April 1st shall be memorialized in the minds of many of us as a benchmark day for the profession of early childhood education. And I use profession with proud intent. This was the day that the Institute of Medicine of the National Academies of Science released its comprehensive and visionary report: Transforming the Workforce for Children Birth Through Age 8: A Unifying Foundation. The authors of the report examined the science of early learning and child development to answer a pivotal question. What do lead educators need to know and be able to do to be effective in their work with children, birth through age eight?
The recommendation that is getting lots of attention is that all lead teachers of children from birth to age eight have a bachelor's degree in early child education or in a closely related field. The esteemed panel of experts responsible for the report decided it is time to stop debating whether infant, toddler, and preschool teachers need a BA degree or specialized training. They need both. A major take-away from this report is that qualification-silos based on sector or funding stream are not supported by science and do not serve the best interests of children. All young children, whether enrolled in schools, centers or home-based programs, deserve access to high quality early learning opportunities and the workforce determines the quality of that early learning experience.
It is important to note that the minimum requirement of a BA with specialized knowledge and skills in early childhood education is not just for lead teachers. The report uses the term “lead educator” which is defined to also include principals, center and program directors, and family child care providers. While a principal is likely to have a graduate degree, most principals do not have the requisite knowledge in early learning and development. The qualifications of center and program directors, as well as family child care providers, tend to be much lower than that of principals. Currently, only four states require a degree for the director of a licensed child care center; only one of these states requires a minimum of a BA. There are no states requiring a degree for family child care providers. The degree in early childhood/child development is only part of the equation. Leadership and management competencies are also essential. While the report highlights that effective leaders require competency in instructional leadership and program administration, only a handful of states currently require any college coursework in program administration prior to assuming the responsibilities of center director. No state requires college coursework in FCC-specific competencies.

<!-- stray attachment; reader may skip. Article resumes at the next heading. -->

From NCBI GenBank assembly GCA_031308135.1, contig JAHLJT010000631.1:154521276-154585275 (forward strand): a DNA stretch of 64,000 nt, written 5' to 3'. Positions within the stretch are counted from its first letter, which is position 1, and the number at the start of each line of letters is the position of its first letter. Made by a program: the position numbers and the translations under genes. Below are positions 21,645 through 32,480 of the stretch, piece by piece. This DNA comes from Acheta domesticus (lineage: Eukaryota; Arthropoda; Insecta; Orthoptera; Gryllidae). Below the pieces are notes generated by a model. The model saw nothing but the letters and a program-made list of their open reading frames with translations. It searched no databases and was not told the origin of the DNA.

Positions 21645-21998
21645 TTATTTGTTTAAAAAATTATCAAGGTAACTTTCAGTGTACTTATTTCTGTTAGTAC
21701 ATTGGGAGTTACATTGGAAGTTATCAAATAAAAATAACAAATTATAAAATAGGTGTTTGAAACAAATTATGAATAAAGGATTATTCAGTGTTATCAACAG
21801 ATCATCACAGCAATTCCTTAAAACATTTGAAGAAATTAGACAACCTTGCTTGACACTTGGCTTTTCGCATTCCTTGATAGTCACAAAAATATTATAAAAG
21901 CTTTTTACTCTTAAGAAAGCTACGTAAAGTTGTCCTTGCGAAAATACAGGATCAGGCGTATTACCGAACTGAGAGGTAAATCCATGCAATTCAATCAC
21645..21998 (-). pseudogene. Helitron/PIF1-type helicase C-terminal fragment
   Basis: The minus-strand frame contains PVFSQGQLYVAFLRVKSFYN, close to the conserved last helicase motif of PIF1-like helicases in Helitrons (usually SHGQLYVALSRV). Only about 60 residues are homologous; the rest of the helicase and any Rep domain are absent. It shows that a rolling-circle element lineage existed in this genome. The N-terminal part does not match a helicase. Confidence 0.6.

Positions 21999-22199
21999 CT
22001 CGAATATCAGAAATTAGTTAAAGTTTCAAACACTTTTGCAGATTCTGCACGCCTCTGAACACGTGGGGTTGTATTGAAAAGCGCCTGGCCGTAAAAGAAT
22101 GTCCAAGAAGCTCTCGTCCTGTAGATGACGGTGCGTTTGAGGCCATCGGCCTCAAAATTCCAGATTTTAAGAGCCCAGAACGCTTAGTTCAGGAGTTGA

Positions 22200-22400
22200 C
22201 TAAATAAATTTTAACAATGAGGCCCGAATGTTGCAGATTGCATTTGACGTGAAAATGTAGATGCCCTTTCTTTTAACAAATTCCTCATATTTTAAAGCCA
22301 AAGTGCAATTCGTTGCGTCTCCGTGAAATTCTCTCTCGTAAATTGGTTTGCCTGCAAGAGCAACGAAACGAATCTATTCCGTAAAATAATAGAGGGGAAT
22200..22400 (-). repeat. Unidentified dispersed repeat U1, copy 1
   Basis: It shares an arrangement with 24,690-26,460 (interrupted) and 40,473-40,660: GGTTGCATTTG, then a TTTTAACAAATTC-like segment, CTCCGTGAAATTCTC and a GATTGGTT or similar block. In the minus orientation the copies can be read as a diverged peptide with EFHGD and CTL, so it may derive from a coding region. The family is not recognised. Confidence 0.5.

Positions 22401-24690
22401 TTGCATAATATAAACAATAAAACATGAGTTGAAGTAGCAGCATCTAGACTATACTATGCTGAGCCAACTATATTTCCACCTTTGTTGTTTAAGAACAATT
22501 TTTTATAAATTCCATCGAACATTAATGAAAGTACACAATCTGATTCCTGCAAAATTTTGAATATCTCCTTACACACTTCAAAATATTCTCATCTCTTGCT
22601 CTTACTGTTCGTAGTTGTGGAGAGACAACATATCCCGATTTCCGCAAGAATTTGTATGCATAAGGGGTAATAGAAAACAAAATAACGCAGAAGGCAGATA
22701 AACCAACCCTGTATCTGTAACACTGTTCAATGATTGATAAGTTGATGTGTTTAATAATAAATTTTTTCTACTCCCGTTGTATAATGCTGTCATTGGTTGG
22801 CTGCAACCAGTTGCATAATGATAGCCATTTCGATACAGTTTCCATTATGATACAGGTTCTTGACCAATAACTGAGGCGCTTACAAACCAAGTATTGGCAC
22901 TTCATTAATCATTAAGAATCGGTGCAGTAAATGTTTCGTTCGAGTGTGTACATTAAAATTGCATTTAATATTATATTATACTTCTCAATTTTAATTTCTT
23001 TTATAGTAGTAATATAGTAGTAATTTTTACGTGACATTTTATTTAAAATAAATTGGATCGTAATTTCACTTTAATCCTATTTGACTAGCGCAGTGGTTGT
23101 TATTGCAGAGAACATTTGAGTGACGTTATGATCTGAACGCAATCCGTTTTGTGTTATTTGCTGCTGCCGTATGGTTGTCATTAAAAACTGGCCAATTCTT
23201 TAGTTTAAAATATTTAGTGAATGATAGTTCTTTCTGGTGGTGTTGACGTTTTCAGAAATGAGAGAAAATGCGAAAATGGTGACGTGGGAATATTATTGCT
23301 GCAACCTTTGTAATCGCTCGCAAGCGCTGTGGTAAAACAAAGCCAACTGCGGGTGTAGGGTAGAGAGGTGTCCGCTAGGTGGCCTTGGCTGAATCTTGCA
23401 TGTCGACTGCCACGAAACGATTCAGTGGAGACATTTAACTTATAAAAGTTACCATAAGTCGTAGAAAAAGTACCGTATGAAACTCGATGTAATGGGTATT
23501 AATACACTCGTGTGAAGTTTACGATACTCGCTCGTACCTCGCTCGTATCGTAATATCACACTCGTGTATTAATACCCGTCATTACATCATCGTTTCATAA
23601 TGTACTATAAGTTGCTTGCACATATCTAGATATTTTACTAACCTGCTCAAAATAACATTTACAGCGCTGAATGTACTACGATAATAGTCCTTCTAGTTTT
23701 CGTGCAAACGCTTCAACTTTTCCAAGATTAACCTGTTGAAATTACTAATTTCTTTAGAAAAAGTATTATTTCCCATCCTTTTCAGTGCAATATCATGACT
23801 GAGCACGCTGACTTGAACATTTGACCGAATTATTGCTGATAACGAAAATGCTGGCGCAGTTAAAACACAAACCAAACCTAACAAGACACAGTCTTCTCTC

The implications of the science of early learning are clear; children birth to age eight need well-prepared lead teachers across all early childhood settings, supported by well-prepared and effective program leaders. Now is the time to get down to business and figure out how to accomplish this goal given the diverse ways in which early learning and development services are delivered and funded. It won’t be quick or easy but local, state and federal policymakers, accrediting bodies, philanthropic foundations, large providers of early care and education services, and higher education entities will all need to pull together to achieve the audacious vision laid out by this report.
Student engagement is crucial for learning. Students who understand the rules and routines of the classroom and have something to do are less likely to engage in disruptive behavior, allowing the teacher to focus more on instruction. Engagement is only heightened when teachers make learning come alive. Warm, caring, and responsive teachers inspire students to focus on classroom activities, be it a read-aloud in an early childhood classroom or a writing activity in an upper grade classroom.
I embarked on my longest trip to date to provide a pre-conference presentation and keynote address at the Early Childhood Care and Education International Rendezvous in Kuala Lumpur, Malaysia. During my three days at the conference, I had the wonderful opportunity to attend over 15 research presentations by early childhood educators from around the world including Saudi Arabia, Egypt, Australia, Thailand, Hong Kong, Brunei, Malaysia, Mauritius, and Austria.
Greetings! One of my New Year’s resolutions is to blog more than last year. While I’m not the most prolific, when I do post, please know it comes from the heart. And, there’s nothing I’m more passionate about than Head Start and its mission to support young children and families through a program of comprehensive services that can move mountains for our most vulnerable young children.
Strong cognitive skills in early childhood are associated with later school success. Cognitive skills are the mental processes that help us think, analyze, reason, and solve problems. These mental processes are complex and include a number of sub-skills that include attention, perception, memory, use of language, problem solving, and creativity – a set of skills referred to as executive function.